The Cinque Terre or The Italian Riviera

October 11th, 2015

Cinque Terre 1

The Cinque Terre region of Italy is not usually on people’s top 10 list of places to visit.  It is a string of five centuries old villages on the rugged coast of the Mediterranean Sea.  The colorful houses and ancient terraced vineyards provide awe inspiring vistas. Fishing boats bob in the harbor.  Historically, fishing was the livelihood of the residents of this region.  The colorful houses originated because fishermen out in the water liked to look back and spot their own dwellings by their distinctive colors.

Cinque Terre 2

The roads into the villages are winding and scenic.  This is a perfect drive on a motorcycle or in a convertible, although the roads do not always go directly into the villages.  There are parking areas outside of each village.  Walking trails bring you into the hub of towns.  The whole area is connected to the country by way of railroads and a ferry system.

Cinque Terre

The local people have cultivated the terraced mountainous terrain for centuries.  The main crops are grapes and olives.  But the region is also the birthplace of pesto.  Basil, which thrives in the temperate Ligurian climate is mixed with Parmigiano and/or Pecorino, garlic, olive oil and pine nuts to make the pungent and delicious emulsion.  Served on spaghetti or bruschetta, it is popular the world over.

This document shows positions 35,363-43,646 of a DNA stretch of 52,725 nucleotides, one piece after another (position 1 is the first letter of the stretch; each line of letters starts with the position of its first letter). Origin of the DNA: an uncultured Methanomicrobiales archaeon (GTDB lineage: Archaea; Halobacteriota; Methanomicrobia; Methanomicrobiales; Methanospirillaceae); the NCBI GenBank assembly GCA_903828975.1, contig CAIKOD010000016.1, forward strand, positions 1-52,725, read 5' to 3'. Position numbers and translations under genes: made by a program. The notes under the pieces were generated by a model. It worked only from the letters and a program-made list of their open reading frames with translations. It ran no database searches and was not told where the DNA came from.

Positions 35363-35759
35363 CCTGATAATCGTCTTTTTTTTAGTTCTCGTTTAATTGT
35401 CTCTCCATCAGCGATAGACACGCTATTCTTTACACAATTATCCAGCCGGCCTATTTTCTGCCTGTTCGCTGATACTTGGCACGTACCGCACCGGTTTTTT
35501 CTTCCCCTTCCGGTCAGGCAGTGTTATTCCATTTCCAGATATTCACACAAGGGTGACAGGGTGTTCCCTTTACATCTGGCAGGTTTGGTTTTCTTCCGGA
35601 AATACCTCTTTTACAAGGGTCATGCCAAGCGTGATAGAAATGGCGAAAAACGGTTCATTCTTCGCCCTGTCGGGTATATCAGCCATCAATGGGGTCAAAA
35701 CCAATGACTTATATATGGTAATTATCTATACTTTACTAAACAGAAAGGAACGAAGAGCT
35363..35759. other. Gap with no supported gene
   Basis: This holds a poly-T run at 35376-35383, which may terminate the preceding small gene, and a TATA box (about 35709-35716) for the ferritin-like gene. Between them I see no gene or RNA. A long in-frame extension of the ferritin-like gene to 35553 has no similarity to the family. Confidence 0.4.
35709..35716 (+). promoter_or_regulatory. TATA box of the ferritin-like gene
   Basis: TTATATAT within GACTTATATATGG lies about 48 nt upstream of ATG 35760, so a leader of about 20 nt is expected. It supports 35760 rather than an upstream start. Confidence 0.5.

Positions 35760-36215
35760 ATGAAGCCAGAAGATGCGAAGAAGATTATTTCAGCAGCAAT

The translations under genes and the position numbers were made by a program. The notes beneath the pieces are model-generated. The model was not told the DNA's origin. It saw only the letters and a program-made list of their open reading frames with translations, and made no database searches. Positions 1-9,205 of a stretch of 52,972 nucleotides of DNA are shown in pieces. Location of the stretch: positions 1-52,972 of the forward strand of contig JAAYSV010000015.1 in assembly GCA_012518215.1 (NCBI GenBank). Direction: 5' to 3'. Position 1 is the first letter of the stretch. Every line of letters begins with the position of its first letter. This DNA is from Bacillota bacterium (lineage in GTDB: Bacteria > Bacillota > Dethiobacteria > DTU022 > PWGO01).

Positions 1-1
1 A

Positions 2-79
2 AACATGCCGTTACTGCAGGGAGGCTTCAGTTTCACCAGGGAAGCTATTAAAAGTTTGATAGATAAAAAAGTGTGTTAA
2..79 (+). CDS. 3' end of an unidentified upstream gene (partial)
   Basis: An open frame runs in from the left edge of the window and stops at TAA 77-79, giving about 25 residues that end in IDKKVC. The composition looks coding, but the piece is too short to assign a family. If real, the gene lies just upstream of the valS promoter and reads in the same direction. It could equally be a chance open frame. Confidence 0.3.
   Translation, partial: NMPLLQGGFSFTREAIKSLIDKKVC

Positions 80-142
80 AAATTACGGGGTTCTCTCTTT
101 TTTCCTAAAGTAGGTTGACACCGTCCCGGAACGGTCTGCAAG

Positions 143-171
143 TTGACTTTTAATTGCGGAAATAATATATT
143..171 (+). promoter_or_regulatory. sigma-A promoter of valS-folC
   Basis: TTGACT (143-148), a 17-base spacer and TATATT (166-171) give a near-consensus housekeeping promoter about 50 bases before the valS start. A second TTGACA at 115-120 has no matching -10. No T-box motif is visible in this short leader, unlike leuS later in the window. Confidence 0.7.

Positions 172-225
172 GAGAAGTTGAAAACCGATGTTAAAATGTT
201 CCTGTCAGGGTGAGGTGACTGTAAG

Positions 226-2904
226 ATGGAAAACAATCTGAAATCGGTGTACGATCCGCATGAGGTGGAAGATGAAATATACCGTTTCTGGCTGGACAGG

Cinque Terre Tulin and Me

Tulin and I sat at a bistro overlooking the sea, perusing the limited menu.  One of the best things on the menu was a tomato and basil topped large toasted bruschetta.  Unfortunately I did not get a picture of it.  It was delicious and I am attempting to duplicate it here.

Cinque Terre T and P

The views from the village of Manarola were breathtaking.

Cinque Terre 4

We were in Manarola on Monday.  It was wash day.  What was so charming about these small villages is the lack of pretension.  Real people live here, going about their daily lives.  It is so different from the posh French Riviera.

Cinque Terre village scene

It is the time of year to harvest what is left of the basil plants here at home.  My basil has become leggy and much too tall.


With thoughts of the lunch that I had in Manarola in the Cinque Terre, I made pesto and a bruschetta similar to what I had experienced there.  It made a delicious lunch here at home.

IMG_6609 (1)


Here are some general recipes and instructions.

BASIL PESTO FROM LIGURIA (The Four Seasons of Pasta)

Makes 1 1/2 to 2 cups
2 packed cup0s whole, tender young basil leaves
1/4 cup pine nuts
1 teaspoon sea salt, plus more to taste
1/2 cup extra-virgin olive oil, or more to taste
1/2 cup freshly grated parmigiano-reggiano, plus more to taste
1/2 cup freshly grated pecorino sardo or pecorino toscano